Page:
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SOS-PVI — Result In Brief

Project ID: 19883
Funded under: FP6-SUSTDEV
Country: France

Photovoltaics to boost low-voltage grids?

Increasing pressure to limit CO2 emissions has pre-empted new electricity network architectures. An EU-funded project developed several prototypes to take on the problem of low voltage grids and photovoltaic energy supply.
Photovoltaics to boost low-voltage grids?
The 'Security of supply photovoltaic inverter: combined UPS, power quality and grid support function in a photovoltaic inverter for weak low voltage grids' (SOS-PVI) project aimed to develop an inverter capable of injecting photovoltaic energy into low voltage grids. SOS-PVI envisioned a number of advantages to employing such an approach. These include minimising the impact of PV systems on grid operation and planning, ensuring security and quality of electricity supply to buildings with PV installations and increased penetration of PV in the networks.

To meet project objectives, partners performed a market study of data on weak grids in Europe and estimated market potential for small-scale distributed generation and grid stabilisation systems. Activities then turned to practical implementation and work focused on prototype production. The first prototype constructed, controlled and submitted for preliminary testing was based on a lithium-ion based storage system.

A supercapacitor bank was designed and sent for integration in the hybrid storage system and testing, and lead-acid battery cells were designed and subjected to preliminary capacity tests. Following cabinet development, two valve-regulated lead-acid battery banks were sent for integration in the hybrid storage system and testing.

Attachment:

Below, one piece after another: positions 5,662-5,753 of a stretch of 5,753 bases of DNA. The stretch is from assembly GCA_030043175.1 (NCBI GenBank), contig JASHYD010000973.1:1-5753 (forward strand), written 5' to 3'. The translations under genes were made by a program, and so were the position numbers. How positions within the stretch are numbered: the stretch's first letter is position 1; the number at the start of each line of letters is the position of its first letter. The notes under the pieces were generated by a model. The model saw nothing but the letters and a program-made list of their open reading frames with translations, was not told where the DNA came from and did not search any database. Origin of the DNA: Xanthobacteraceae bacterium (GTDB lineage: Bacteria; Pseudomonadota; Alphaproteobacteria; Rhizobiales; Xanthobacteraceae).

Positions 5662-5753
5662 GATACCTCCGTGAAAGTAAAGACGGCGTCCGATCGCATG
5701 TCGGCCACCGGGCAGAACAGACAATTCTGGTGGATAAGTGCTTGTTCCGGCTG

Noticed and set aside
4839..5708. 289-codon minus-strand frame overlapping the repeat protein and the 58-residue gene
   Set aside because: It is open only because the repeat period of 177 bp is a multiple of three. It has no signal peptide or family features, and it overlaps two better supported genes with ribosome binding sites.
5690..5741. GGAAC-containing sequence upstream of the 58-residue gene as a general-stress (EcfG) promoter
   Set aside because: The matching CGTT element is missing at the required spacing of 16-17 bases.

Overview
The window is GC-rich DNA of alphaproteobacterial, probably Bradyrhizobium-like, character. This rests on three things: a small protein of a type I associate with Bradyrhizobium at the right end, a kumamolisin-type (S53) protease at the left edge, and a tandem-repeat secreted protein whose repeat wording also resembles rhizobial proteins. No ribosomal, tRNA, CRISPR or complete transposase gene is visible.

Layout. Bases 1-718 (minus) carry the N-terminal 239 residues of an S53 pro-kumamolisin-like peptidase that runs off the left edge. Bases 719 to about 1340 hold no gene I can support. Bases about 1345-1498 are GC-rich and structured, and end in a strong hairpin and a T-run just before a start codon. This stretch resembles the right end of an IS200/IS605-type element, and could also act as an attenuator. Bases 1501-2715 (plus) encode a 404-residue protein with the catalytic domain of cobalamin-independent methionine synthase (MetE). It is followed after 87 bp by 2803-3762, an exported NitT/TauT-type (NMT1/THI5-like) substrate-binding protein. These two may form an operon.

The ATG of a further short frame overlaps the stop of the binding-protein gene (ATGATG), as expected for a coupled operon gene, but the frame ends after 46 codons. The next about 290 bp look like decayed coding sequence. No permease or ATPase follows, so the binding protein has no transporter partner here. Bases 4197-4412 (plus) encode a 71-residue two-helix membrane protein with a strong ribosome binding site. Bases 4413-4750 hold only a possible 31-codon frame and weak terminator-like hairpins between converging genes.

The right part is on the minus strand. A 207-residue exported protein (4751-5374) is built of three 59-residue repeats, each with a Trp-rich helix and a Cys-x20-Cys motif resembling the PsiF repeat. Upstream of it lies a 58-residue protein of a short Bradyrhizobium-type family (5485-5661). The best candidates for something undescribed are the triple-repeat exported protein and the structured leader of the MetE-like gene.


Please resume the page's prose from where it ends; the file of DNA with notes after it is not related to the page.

Other project efforts led to the development of parallel inverters, algorithms and several electric devices. The latter were realised on the strength of demand side management (DSM) studies. A demand signal generator device capable of providing the system with grid status information was developed. Two prototypes were constructed thanks to the development of an automated demand management device and a user demand management device.

After work on prototype constructions, team members conducted final tests on field system installations, validated operations and performed a life-cycle analysis to assess whether cost and environmental impact objectives were achieved.

Results indicate that the impact of the hybrid system is higher thanks to larger material amounts, and predominantly, its shorter lifetime. Comparing operational costs of lithium and hybrid systems, project outcomes reveal that over a 20-year lifetime, the lithium system is actually less expensive.

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